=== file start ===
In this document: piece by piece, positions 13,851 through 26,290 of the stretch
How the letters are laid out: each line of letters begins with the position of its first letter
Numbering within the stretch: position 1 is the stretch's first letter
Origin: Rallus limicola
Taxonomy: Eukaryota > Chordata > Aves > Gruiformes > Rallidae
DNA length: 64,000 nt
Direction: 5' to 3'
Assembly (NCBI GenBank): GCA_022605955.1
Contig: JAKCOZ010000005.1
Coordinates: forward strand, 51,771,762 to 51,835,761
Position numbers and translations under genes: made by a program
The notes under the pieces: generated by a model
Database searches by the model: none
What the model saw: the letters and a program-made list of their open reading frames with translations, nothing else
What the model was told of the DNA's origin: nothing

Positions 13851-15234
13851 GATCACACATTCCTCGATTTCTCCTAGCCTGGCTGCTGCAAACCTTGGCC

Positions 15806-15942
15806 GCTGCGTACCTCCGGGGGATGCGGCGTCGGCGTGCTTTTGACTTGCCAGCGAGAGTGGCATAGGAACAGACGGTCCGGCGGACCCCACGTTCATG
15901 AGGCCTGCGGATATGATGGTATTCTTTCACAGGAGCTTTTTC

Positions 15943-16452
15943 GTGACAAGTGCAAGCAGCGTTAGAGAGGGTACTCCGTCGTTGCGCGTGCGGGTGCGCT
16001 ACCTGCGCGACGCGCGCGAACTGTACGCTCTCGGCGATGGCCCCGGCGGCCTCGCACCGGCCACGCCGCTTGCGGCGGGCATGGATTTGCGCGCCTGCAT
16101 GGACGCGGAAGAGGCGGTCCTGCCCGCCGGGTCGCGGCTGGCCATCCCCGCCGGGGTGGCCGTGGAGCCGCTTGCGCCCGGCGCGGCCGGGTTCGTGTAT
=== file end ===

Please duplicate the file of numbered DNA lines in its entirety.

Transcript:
In this document: piece by piece, positions 13,851 through 26,290 of the stretch
How the letters are laid out: each line of letters begins with the position of its first letter
Numbering within the stretch: position 1 is the stretch's first letter
Origin: Rallus limicola
Taxonomy: Eukaryota > Chordata > Aves > Gruiformes > Rallidae
DNA length: 64,000 nt
Direction: 5' to 3'
Assembly (NCBI GenBank): GCA_022605955.1
Contig: JAKCOZ010000005.1
Coordinates: forward strand, 51,771,762 to 51,835,761
Position numbers and translations under genes: made by a program
The notes under the pieces: generated by a model
Database searches by the model: none
What the model saw: the letters and a program-made list of their open reading frames with translations, nothing else
What the model was told of the DNA's origin: nothing

Positions 13851-15234
13851 GATCACACATTCCTCGATTTCTCCTAGCCTGGCTGCTGCAAACCTTGGCC

Positions 15806-15942
15806 GCTGCGTACCTCCGGGGGATGCGGCGTCGGCGTGCTTTTGACTTGCCAGCGAGAGTGGCATAGGAACAGACGGTCCGGCGGACCCCACGTTCATG
15901 AGGCCTGCGGATATGATGGTATTCTTTCACAGGAGCTTTTTC

Positions 15943-16452
15943 GTGACAAGTGCAAGCAGCGTTAGAGAGGGTACTCCGTCGTTGCGCGTGCGGGTGCGCT
16001 ACCTGCGCGACGCGCGCGAACTGTACGCTCTCGGCGATGGCCCCGGCGGCCTCGCACCGGCCACGCCGCTTGCGGCGGGCATGGATTTGCGCGCCTGCAT
16101 GGACGCGGAAGAGGCGGTCCTGCCCGCCGGGTCGCGGCTGGCCATCCCCGCCGGGGTGGCCGTGGAGCCGCTTGCGCCCGGCGCGGCCGGGTTCGTGTAT